Ion channels as convergence points in the pathology of pulmonary arterial hypertension.
Jouen-Tachoire TRH., Tucker SJ., Tammaro P.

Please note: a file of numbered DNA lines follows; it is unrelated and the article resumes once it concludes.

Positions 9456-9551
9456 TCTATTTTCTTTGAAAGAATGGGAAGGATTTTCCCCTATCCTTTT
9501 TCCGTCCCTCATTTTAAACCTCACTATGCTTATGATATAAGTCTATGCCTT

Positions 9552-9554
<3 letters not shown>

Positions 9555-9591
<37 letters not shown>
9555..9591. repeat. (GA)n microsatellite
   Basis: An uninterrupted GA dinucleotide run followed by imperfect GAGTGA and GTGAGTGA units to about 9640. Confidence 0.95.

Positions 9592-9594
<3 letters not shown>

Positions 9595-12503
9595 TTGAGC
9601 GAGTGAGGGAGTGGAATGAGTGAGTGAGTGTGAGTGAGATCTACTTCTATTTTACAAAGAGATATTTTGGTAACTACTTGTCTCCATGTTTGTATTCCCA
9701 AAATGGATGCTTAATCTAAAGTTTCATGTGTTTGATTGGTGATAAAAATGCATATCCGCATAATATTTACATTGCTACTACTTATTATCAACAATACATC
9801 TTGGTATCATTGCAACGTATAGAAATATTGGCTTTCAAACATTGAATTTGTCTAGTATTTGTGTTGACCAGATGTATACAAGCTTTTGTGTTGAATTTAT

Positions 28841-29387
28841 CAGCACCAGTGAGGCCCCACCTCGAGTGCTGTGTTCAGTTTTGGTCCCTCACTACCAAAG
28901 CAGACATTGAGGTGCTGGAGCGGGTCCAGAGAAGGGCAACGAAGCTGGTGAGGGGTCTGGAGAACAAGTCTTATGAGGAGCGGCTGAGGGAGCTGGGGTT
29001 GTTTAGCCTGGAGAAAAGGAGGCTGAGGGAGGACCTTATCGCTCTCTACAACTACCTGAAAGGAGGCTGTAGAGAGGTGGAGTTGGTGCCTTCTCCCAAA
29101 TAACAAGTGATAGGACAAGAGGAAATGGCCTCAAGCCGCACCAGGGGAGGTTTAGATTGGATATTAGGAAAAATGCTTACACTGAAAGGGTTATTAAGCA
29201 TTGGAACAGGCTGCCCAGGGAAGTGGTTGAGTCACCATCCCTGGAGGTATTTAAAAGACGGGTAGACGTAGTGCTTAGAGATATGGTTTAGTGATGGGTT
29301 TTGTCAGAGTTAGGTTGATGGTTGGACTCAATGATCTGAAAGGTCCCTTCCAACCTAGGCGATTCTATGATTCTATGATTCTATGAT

Pulmonary arterial hypertension (PAH) is a fatal disease of the cardiopulmonary system that lacks curative treatments. The main pathological event in PAH is elevated vascular resistance in the pulmonary circulation, caused by abnormal vasoconstriction and vascular remodelling. Ion channels are key determinants of vascular smooth muscle tone and homeostasis, and four PAH channelopathies (KCNK3, ABCC8, KCNA5, TRPC6) have been identified so far. However, the contribution of ion channels in other forms of PAH, which account for the majority of PAH patients, has been less well characterised. Here we reason that a variety of triggers of PAH (e.g. BMPR2 mutations, hypoxia, anorectic drugs) that impact channel function may contribute to the onset of the disease. We review the molecular mechanisms by which these 'extrinsic' factors converge on ion channels and provoke their dysregulation to promote the development of PAH. Ion channels of the pulmonary vasculature are therefore promising therapeutic targets because of the modulation they provide to both vasomotor tone and proliferation of arterial smooth muscle cells.